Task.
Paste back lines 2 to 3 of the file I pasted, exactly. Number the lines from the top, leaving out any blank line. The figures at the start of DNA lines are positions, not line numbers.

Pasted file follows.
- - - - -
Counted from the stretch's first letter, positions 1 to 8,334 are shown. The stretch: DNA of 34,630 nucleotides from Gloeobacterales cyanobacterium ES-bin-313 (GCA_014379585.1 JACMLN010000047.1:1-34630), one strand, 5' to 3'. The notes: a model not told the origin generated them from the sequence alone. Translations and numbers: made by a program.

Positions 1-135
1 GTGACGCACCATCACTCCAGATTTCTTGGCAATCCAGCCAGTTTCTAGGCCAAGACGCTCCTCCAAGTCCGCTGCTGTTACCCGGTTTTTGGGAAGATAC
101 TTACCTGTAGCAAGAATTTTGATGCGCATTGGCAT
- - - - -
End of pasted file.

Positions 1-135
1 GTGACGCACCATCACTCCAGATTTCTTGGCAATCCAGCCAGTTTCTAGGCCAAGACGCTCCTCCAAGTCCGCTGCTGTTACCCGGTTTTTGGGAAGATAC